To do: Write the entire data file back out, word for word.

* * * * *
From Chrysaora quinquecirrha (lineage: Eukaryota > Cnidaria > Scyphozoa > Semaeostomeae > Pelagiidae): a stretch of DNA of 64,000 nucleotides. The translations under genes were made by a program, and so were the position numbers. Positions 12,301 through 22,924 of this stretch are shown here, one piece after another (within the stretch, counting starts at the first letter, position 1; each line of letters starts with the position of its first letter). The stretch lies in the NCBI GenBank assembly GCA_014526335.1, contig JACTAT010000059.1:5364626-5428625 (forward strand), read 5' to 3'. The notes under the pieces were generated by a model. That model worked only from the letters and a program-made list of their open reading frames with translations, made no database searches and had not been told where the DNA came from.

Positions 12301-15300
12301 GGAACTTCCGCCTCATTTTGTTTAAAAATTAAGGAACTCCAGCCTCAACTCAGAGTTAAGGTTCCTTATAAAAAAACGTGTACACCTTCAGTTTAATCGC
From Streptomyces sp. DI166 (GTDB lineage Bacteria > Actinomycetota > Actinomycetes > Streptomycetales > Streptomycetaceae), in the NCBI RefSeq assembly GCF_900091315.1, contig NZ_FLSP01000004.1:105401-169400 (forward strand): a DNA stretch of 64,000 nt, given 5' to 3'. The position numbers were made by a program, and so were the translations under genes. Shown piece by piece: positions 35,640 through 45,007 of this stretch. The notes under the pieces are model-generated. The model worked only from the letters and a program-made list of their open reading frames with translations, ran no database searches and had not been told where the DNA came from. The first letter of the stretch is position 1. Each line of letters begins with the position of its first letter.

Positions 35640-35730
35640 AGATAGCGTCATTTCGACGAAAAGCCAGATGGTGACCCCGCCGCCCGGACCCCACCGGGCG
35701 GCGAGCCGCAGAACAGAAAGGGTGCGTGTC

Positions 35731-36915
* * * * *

From Chrysaora quinquecirrha (lineage: Eukaryota > Cnidaria > Scyphozoa > Semaeostomeae > Pelagiidae): a stretch of DNA of 64,000 nucleotides. The translations under genes were made by a program, and so were the position numbers. Positions 12,301 through 22,924 of this stretch are shown here, one piece after another (within the stretch, counting starts at the first letter, position 1; each line of letters starts with the position of its first letter). The stretch lies in the NCBI GenBank assembly GCA_014526335.1, contig JACTAT010000059.1:5364626-5428625 (forward strand), read 5' to 3'. The notes under the pieces were generated by a model. That model worked only from the letters and a program-made list of their open reading frames with translations, made no database searches and had not been told where the DNA came from.

Positions 12301-15300
12301 GGAACTTCCGCCTCATTTTGTTTAAAAATTAAGGAACTCCAGCCTCAACTCAGAGTTAAGGTTCCTTATAAAAAAACGTGTACACCTTCAGTTTAATCGC
From Streptomyces sp. DI166 (GTDB lineage Bacteria > Actinomycetota > Actinomycetes > Streptomycetales > Streptomycetaceae), in the NCBI RefSeq assembly GCF_900091315.1, contig NZ_FLSP01000004.1:105401-169400 (forward strand): a DNA stretch of 64,000 nt, given 5' to 3'. The position numbers were made by a program, and so were the translations under genes. Shown piece by piece: positions 35,640 through 45,007 of this stretch. The notes under the pieces are model-generated. The model worked only from the letters and a program-made list of their open reading frames with translations, ran no database searches and had not been told where the DNA came from. The first letter of the stretch is position 1. Each line of letters begins with the position of its first letter.

Positions 35640-35730
35640 AGATAGCGTCATTTCGACGAAAAGCCAGATGGTGACCCCGCCGCCCGGACCCCACCGGGCG
35701 GCGAGCCGCAGAACAGAAAGGGTGCGTGTC

Positions 35731-36915